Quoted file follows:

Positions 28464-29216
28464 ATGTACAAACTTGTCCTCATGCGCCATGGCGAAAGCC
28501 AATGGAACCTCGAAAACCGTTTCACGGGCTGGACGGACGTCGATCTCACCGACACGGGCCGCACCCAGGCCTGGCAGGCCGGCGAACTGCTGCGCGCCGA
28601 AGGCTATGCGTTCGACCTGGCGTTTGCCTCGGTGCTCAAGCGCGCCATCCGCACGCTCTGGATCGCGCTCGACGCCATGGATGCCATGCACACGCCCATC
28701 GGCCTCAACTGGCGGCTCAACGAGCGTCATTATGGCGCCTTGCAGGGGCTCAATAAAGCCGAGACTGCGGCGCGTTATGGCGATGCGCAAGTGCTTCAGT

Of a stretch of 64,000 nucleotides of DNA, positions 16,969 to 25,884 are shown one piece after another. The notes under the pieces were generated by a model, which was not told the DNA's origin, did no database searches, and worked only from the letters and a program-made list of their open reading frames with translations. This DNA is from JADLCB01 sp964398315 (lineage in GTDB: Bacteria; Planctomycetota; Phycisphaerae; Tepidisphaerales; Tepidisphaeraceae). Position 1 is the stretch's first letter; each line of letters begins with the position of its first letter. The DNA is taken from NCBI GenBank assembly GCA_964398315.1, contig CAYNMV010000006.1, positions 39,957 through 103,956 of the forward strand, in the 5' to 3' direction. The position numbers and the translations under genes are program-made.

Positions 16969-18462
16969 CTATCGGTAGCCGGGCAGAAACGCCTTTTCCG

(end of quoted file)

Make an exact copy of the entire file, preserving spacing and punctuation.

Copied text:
Positions 28464-29216
28464 ATGTACAAACTTGTCCTCATGCGCCATGGCGAAAGCC
28501 AATGGAACCTCGAAAACCGTTTCACGGGCTGGACGGACGTCGATCTCACCGACACGGGCCGCACCCAGGCCTGGCAGGCCGGCGAACTGCTGCGCGCCGA
28601 AGGCTATGCGTTCGACCTGGCGTTTGCCTCGGTGCTCAAGCGCGCCATCCGCACGCTCTGGATCGCGCTCGACGCCATGGATGCCATGCACACGCCCATC
28701 GGCCTCAACTGGCGGCTCAACGAGCGTCATTATGGCGCCTTGCAGGGGCTCAATAAAGCCGAGACTGCGGCGCGTTATGGCGATGCGCAAGTGCTTCAGT

Of a stretch of 64,000 nucleotides of DNA, positions 16,969 to 25,884 are shown one piece after another. The notes under the pieces were generated by a model, which was not told the DNA's origin, did no database searches, and worked only from the letters and a program-made list of their open reading frames with translations. This DNA is from JADLCB01 sp964398315 (lineage in GTDB: Bacteria; Planctomycetota; Phycisphaerae; Tepidisphaerales; Tepidisphaeraceae). Position 1 is the stretch's first letter; each line of letters begins with the position of its first letter. The DNA is taken from NCBI GenBank assembly GCA_964398315.1, contig CAYNMV010000006.1, positions 39,957 through 103,956 of the forward strand, in the 5' to 3' direction. The position numbers and the translations under genes are program-made.

Positions 16969-18462
16969 CTATCGGTAGCCGGGCAGAAACGCCTTTTCCG